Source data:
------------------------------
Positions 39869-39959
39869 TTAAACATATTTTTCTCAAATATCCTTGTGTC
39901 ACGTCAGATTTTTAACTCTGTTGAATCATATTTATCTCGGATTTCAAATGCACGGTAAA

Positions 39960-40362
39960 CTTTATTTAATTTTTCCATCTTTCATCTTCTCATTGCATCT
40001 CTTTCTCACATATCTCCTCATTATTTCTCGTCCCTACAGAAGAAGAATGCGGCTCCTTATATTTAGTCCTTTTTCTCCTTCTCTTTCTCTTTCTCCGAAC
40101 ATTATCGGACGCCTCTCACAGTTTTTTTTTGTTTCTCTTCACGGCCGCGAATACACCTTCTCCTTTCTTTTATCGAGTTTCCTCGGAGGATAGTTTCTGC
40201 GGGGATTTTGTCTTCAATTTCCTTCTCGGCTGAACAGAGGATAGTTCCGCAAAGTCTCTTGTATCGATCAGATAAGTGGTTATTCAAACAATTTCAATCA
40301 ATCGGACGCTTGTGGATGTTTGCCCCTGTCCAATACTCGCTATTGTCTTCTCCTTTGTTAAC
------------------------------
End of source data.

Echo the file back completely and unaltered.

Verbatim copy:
Positions 39869-39959
39869 TTAAACATATTTTTCTCAAATATCCTTGTGTC
39901 ACGTCAGATTTTTAACTCTGTTGAATCATATTTATCTCGGATTTCAAATGCACGGTAAA

Positions 39960-40362
39960 CTTTATTTAATTTTTCCATCTTTCATCTTCTCATTGCATCT
40001 CTTTCTCACATATCTCCTCATTATTTCTCGTCCCTACAGAAGAAGAATGCGGCTCCTTATATTTAGTCCTTTTTCTCCTTCTCTTTCTCTTTCTCCGAAC
40101 ATTATCGGACGCCTCTCACAGTTTTTTTTTGTTTCTCTTCACGGCCGCGAATACACCTTCTCCTTTCTTTTATCGAGTTTCCTCGGAGGATAGTTTCTGC
40201 GGGGATTTTGTCTTCAATTTCCTTCTCGGCTGAACAGAGGATAGTTCCGCAAAGTCTCTTGTATCGATCAGATAAGTGGTTATTCAAACAATTTCAATCA
40301 ATCGGACGCTTGTGGATGTTTGCCCCTGTCCAATACTCGCTATTGTCTTCTCCTTTGTTAAC